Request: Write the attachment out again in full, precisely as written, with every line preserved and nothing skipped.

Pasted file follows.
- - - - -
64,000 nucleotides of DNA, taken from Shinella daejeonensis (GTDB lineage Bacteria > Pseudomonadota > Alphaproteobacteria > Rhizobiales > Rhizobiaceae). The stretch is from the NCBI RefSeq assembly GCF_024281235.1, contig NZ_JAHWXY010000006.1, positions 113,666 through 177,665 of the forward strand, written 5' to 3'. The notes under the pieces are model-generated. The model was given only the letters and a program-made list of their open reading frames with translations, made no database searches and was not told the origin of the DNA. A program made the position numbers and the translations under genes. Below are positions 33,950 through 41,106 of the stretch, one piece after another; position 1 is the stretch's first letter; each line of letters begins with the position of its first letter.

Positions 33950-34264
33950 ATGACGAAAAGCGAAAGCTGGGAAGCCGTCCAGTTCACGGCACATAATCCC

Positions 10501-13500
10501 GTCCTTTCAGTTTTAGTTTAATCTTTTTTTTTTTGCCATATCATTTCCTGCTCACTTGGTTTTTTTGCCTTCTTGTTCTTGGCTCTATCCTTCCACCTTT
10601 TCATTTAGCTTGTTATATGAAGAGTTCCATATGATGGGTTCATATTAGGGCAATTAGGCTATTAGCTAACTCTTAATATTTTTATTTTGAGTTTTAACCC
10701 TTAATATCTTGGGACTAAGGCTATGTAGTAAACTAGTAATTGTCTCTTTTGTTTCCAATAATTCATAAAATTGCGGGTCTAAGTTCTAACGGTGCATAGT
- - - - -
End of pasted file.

64,000 nucleotides of DNA, taken from Shinella daejeonensis (GTDB lineage Bacteria > Pseudomonadota > Alphaproteobacteria > Rhizobiales > Rhizobiaceae). The stretch is from the NCBI RefSeq assembly GCF_024281235.1, contig NZ_JAHWXY010000006.1, positions 113,666 through 177,665 of the forward strand, written 5' to 3'. The notes under the pieces are model-generated. The model was given only the letters and a program-made list of their open reading frames with translations, made no database searches and was not told the origin of the DNA. A program made the position numbers and the translations under genes. Below are positions 33,950 through 41,106 of the stretch, one piece after another; position 1 is the stretch's first letter; each line of letters begins with the position of its first letter.

Positions 33950-34264
33950 ATGACGAAAAGCGAAAGCTGGGAAGCCGTCCAGTTCACGGCACATAATCCC

Positions 10501-13500
10501 GTCCTTTCAGTTTTAGTTTAATCTTTTTTTTTTTGCCATATCATTTCCTGCTCACTTGGTTTTTTTGCCTTCTTGTTCTTGGCTCTATCCTTCCACCTTT
10601 TCATTTAGCTTGTTATATGAAGAGTTCCATATGATGGGTTCATATTAGGGCAATTAGGCTATTAGCTAACTCTTAATATTTTTATTTTGAGTTTTAACCC
10701 TTAATATCTTGGGACTAAGGCTATGTAGTAAACTAGTAATTGTCTCTTTTGTTTCCAATAATTCATAAAATTGCGGGTCTAAGTTCTAACGGTGCATAGT